“Upon the education of the people of this country, the fate of this country depends.” Benjamin Disraeli, a former British Prime Minister expressed that sentiment as far back as 1882 but till date, it is still a rule of thumb. The importance of education, specifically higher education, transcends being the most effective medium for hedging the spread of illiteracy. A robust and competitive higher education sector offers the society a great opportunity for innovation, industrial growth, job creation, infrastructural development, increased national income, poverty alleviation, crime reduction, health improvement, and much more. Impliedly, anything that affects the smooth running and efficiency of a nation’s higher education is a rusty clog on the wheel of its progress, and thus, deserves to be permanently nipped in the bud.
Today, it is crystal clear that Nigerian higher education sector is in dire straits. Top of the endemic problems ravaging the sector is the constant industrial action by members of Academic Staff Union of Universities (ASUU)—national union of all academic staff of public universities in Nigeria—and the Federal government. The face-off normally results in abrupt suspension of academic programmes and complete shutting down of schools. Worst is, majority of the institutions of higher learning in Nigeria are public universities (over 85 percent). So, it affects the system on a scale that is both massive and crippling.
Going down the memory lane, ASUU was created in 1978 after the collapse of the then National Association of University Teachers (NAUT), to fight for the welfare of its members and to help salvage and redress critical challenges bedevilling university education in the country. On the refusal of federal government to meet their demands, the union has been resorting to full-blown strike actions as a way of pressing home their requests, no matter the threat and intimidation by the federal government, especially as witnessed during the 1980s industrial actions. In fact, between 1978 and 2020, the union has embarked on a total of 27 strike actions, with some of them leading to the forfeiture of full academic sessions.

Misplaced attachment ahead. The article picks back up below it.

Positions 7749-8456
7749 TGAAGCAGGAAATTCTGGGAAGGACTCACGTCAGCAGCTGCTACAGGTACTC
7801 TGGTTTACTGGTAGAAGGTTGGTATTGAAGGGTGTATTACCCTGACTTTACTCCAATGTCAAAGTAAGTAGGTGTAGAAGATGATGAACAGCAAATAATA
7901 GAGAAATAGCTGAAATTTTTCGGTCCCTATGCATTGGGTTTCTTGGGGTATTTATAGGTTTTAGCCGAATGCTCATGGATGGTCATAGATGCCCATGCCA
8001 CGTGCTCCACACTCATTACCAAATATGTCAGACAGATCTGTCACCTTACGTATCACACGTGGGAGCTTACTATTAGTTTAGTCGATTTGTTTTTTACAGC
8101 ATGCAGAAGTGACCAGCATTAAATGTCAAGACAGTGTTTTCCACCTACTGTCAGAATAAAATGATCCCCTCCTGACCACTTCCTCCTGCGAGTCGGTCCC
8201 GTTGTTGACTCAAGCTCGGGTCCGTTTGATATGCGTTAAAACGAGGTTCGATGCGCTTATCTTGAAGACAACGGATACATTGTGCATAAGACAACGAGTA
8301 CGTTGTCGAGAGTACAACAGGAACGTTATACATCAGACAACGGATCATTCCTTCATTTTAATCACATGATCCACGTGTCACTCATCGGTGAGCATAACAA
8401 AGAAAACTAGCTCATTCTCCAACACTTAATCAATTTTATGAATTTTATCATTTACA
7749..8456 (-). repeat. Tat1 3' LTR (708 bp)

Indeed, there is no smoke without fire. The causes of the unending rifts between ASUU-FG’s do not always spring forth suddenly like Jack in the box. Its causes are well known. Undue delay in payment of remuneration/entitlements/allowances for lecturers, the deterioration of working conditions, the inadequacy of facilities, ill-fated policies, Federal government’s penchant for breaching or not honouring agreements it had with the union, has always been the bone of contention.
By and large, the menace has no doubt, culminated into the perennial malaise troubling Nigeria today. Think of mass exodus of the country’s best talents leading to pervasive brain drain; constant churning out of what has been severally described as unemployable graduates; abysmally poor level of Research and Development (R&D); domination of multi-national firms and foreign expatriates in Nigeria’s key industries, widespread poverty; the poor standard of living…to mention but a few.
Against this backdrop, it is imperative to urgently take proactive steps capable of forestalling further face-offs between ASUU and Federal government. Given that, my thoughts are: